A.11. Radiation

In the course of operation, most system will emit—and be subject to—various forms of radiation, especially electromagnetic radiation in the radio spectrum due to the frequencies in clocks that control bus speeds, CPU speeds, screen refresh rates, and so forth. Emitted radiation must be limited to avoid interference with other devices, and incoming radiation that is within normal limits should not interfere with the operation of this device.

Some radiation can be more magnetic than electromagnetic. Computer-controlled magnetic resonance imaging (MPJ) medical systems have been involved in fatalities when their powerful magnetic fields caused ferrous (iron-based) metal objects to abruptly fly through the air and strike occupants and bystanders with tremendous force. One patient was killed by a flying oxygen tank, and a police officer's gun was involved in another incident.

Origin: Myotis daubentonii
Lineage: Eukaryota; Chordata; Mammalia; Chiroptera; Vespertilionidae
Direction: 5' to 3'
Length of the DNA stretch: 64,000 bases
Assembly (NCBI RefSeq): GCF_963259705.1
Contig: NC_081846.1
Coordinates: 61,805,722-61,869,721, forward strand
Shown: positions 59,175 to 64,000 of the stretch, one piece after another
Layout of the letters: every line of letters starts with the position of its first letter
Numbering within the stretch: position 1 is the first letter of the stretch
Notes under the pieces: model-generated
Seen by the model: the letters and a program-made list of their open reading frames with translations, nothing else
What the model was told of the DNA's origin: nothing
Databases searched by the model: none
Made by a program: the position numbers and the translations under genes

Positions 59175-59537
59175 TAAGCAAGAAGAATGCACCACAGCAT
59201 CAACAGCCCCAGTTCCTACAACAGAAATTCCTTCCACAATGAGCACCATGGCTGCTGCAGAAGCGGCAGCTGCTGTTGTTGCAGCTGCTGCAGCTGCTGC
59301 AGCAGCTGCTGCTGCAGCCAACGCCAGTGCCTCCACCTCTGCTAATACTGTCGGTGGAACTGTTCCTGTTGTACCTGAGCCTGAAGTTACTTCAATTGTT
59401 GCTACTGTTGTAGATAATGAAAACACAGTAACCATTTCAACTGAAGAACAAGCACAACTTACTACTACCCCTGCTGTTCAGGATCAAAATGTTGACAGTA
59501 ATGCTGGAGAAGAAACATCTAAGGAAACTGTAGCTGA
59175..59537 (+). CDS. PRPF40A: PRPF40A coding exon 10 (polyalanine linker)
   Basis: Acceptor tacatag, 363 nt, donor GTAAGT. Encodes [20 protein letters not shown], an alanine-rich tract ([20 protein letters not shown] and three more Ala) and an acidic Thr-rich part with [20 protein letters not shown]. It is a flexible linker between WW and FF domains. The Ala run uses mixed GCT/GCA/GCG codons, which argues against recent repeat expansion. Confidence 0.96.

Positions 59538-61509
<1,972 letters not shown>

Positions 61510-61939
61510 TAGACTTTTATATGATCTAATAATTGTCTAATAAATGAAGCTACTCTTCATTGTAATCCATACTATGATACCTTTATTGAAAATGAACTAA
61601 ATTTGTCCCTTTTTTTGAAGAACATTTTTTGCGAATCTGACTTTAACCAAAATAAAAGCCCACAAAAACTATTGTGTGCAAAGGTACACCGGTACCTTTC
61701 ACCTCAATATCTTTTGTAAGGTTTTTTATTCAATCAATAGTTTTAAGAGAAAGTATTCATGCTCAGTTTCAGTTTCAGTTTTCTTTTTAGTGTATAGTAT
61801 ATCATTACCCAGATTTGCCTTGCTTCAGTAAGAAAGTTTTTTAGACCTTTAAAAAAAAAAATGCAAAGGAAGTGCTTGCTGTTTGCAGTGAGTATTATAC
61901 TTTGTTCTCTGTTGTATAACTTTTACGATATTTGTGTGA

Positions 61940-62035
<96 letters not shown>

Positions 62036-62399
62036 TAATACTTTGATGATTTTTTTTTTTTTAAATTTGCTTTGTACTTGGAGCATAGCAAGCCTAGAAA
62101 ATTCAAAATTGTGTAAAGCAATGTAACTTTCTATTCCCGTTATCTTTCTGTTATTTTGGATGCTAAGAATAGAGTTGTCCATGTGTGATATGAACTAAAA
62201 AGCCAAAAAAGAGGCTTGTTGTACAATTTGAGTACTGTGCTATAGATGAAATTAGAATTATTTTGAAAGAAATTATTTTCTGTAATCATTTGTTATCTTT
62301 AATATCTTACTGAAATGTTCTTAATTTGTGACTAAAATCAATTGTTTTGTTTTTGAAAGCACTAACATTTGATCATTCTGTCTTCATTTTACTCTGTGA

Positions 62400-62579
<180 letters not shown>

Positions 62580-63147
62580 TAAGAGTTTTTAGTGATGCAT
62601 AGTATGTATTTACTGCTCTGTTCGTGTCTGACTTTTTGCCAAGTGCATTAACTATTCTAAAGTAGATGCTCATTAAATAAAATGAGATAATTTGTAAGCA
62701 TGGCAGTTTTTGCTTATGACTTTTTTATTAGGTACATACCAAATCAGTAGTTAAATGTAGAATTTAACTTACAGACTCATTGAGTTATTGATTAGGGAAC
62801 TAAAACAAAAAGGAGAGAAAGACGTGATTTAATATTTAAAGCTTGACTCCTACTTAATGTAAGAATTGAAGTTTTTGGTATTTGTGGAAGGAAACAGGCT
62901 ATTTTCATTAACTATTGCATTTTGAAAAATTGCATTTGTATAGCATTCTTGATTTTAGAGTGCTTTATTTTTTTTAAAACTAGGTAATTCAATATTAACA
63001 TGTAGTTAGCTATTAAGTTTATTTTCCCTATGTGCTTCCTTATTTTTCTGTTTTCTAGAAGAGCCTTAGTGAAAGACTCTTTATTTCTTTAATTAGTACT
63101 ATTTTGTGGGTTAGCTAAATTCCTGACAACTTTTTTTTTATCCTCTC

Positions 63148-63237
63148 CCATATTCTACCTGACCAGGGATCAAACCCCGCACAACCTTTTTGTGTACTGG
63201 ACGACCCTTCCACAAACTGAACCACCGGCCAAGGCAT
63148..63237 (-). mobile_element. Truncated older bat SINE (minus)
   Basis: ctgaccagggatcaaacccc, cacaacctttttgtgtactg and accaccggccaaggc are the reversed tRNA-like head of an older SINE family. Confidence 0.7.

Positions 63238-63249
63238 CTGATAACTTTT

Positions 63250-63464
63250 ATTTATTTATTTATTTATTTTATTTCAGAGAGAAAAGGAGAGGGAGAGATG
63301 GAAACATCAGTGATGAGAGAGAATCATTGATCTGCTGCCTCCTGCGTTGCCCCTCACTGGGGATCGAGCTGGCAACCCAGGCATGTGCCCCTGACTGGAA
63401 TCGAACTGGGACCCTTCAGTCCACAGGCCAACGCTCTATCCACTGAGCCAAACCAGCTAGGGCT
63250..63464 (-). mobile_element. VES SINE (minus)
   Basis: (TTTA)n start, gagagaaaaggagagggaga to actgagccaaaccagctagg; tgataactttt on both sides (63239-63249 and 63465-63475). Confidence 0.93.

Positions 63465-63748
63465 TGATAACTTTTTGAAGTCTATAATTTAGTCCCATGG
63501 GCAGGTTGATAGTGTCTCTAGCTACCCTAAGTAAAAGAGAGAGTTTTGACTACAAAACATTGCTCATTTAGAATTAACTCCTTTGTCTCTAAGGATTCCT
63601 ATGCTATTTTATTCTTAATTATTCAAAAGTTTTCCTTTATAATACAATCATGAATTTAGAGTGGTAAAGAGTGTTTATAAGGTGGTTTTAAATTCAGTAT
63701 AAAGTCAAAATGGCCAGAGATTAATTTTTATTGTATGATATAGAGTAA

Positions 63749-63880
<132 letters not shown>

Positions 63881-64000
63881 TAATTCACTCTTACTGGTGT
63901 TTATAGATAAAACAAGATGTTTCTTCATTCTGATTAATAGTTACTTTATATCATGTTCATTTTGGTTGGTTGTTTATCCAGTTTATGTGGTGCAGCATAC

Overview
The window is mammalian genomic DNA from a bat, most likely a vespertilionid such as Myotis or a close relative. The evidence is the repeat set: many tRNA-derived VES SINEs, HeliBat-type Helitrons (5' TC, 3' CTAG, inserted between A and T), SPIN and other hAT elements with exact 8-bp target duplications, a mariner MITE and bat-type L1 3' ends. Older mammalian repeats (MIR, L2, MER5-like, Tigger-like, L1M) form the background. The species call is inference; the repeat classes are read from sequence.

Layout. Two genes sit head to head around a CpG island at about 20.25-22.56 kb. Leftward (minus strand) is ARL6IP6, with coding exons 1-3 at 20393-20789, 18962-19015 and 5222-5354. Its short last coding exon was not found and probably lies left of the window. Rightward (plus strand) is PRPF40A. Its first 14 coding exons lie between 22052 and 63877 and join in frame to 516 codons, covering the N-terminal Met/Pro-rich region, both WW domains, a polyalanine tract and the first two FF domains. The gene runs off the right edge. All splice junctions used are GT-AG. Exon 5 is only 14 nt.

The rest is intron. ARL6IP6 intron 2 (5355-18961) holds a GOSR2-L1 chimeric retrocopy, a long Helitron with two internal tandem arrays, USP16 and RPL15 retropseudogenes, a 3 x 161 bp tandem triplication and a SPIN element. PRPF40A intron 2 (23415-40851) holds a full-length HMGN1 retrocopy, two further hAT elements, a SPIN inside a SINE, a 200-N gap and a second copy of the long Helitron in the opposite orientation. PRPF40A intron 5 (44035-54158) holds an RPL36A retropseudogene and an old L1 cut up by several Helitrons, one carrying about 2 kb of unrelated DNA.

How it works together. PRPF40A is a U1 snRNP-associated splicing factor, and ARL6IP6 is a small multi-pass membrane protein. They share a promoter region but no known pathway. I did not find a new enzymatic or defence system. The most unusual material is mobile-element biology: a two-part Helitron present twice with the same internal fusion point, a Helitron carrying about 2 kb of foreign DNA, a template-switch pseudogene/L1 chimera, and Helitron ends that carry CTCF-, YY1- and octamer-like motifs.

Some systems are designed to emit radiation, such as nuclear medicine devices like the Therac-25. You might recall the horrifying anecdote I related about this device's failures in Chapter 1, "Defining What's on Your Plate: The Foundation of a Test Project," where software bugs interacted to result in fatal dosages delivered to some patients. The United States Department of Defense in now considering the construction of extremely high-powered lasers mounted on aircraft for the purposes of shooting down ballistic missiles, and the United States Department of Energy is replacing the nuclear testing ...

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